So how did Johnson win? The biggest thing he did was campaign on not being a creature of Washington, a fresh face appealing to an atmosphere of anti-incumbency. As he explained in this ad, he's not a lawyer:
Johnson's other theme was to attack federal spending, strangely turning Feingold's past fiscal conservatism and anti-pork crusades right back at the incumbent in the wake of the federal stimulus and other Obama administration programs:
Johnson stuck to his themes -- sometimes to a fault. This became clear after his multiple admissions that he doesn't actually have any detailed policy proposals, only a general conservative philosophy and his manufacturing business background. "When I interview people, I don't expect them to come into that interview and say here are the problems and how to solve them," he famously said.
This flap cost him the endorsement of at least one newspaper, the Green Bay Press Gazette, which endorsed Feingold for the first time ever. But ultimately it wasn't enough to cost Johnson the race.
In addition, one thing that definitely tripped up Feingold this year was that a lot of Democratic-leaning Wisconsinites simply didn't vote.
As a recent Public Policy Polling (D) survey found:
Wisconsin has one of the largest enthusiasm gaps of any state in the country. Although it appears Democrats will have turnout issues pretty much everywhere the problem is unusually severe in Wisconsin. Those saying they're likely to vote this fall report having voted for Barack Obama by only 3 points in 2008. He actually won the state by 14 points.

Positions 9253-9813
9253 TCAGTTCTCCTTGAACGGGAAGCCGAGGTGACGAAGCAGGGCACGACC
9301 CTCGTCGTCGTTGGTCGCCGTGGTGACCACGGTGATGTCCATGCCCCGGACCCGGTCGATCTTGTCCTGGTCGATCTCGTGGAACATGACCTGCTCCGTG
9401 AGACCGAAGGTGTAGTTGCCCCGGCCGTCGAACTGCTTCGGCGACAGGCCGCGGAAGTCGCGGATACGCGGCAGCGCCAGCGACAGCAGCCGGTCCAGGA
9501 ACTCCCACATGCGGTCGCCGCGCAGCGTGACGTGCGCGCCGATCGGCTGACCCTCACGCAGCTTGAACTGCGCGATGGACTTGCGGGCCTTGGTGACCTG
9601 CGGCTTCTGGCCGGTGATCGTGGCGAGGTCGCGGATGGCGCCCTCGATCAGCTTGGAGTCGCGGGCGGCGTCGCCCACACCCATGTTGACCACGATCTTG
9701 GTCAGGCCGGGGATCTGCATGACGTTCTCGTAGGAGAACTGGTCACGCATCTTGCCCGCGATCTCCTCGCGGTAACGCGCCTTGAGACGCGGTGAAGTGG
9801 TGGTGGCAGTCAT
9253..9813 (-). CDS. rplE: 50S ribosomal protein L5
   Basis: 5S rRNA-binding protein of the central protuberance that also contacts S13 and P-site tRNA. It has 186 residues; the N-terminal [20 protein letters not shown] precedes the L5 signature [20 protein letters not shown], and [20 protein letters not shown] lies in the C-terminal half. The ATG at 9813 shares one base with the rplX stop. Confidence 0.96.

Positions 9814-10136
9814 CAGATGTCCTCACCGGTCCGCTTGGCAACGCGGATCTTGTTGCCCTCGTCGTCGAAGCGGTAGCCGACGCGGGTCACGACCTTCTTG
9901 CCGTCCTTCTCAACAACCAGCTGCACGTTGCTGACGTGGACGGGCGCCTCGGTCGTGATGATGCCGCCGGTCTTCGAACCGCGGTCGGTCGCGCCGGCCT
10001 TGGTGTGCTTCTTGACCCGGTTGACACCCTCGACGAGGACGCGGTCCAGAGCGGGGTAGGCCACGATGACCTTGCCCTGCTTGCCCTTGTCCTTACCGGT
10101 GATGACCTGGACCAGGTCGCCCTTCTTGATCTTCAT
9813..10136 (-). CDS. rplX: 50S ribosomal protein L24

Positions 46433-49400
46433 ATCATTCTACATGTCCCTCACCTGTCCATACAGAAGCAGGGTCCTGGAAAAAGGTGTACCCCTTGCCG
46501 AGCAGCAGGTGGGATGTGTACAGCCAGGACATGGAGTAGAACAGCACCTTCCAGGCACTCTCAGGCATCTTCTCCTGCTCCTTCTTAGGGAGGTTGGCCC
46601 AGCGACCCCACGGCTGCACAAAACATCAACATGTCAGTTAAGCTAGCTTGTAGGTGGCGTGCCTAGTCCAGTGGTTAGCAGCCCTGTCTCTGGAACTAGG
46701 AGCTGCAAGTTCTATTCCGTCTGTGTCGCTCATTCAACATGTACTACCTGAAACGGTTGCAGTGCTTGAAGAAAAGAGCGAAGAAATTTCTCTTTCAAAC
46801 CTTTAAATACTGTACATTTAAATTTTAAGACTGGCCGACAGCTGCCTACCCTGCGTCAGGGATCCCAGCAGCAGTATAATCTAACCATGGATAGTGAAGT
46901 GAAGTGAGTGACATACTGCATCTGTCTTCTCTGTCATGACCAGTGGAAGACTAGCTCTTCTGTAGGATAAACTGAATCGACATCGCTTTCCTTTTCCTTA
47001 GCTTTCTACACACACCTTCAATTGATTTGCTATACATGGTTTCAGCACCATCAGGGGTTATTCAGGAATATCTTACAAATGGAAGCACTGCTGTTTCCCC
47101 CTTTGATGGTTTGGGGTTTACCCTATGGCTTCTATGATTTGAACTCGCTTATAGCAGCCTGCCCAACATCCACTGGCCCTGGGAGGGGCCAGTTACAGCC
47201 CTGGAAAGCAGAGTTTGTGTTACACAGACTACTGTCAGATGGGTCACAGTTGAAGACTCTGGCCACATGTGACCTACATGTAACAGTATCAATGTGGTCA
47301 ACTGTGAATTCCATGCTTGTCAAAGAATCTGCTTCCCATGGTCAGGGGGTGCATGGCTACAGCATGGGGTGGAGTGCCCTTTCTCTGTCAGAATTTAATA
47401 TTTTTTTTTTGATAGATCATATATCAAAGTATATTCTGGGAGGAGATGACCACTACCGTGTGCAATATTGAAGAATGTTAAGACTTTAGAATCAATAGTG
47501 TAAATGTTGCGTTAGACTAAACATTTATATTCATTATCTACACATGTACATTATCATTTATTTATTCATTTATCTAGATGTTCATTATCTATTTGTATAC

A Marist poll found Feingold trailing by 52%-45% among likely voters. But among the wider pool of registered voters it was a much closer race, with Johnson only ahead by 44%-42% -- a deficit that would have been much more feasible to overcome.
Feingold's main legacy is the McCain-Feingold campaign finance reform law. But even here, the Washington Post noted this week, that law has been steadily worn down by the Roberts Court in a series of Supreme Court rulings, most notably the Citizens United decision that reopened the floodgates of corporate money in politics.
In addition, Feingold will be remembered as the only vote in the Senate against the Patriot Act, expanding the surveillance powers of the federal government, which was hastily passed in the wake of the 9/11 attacks in 2001. At Feingold events in 2004, he frequently told constituents that he was the only Senator to vote against the Patriot Act -- because he was the only Senator to read the Patriot Act.
Late Update: Watch Feingold's concession speech here.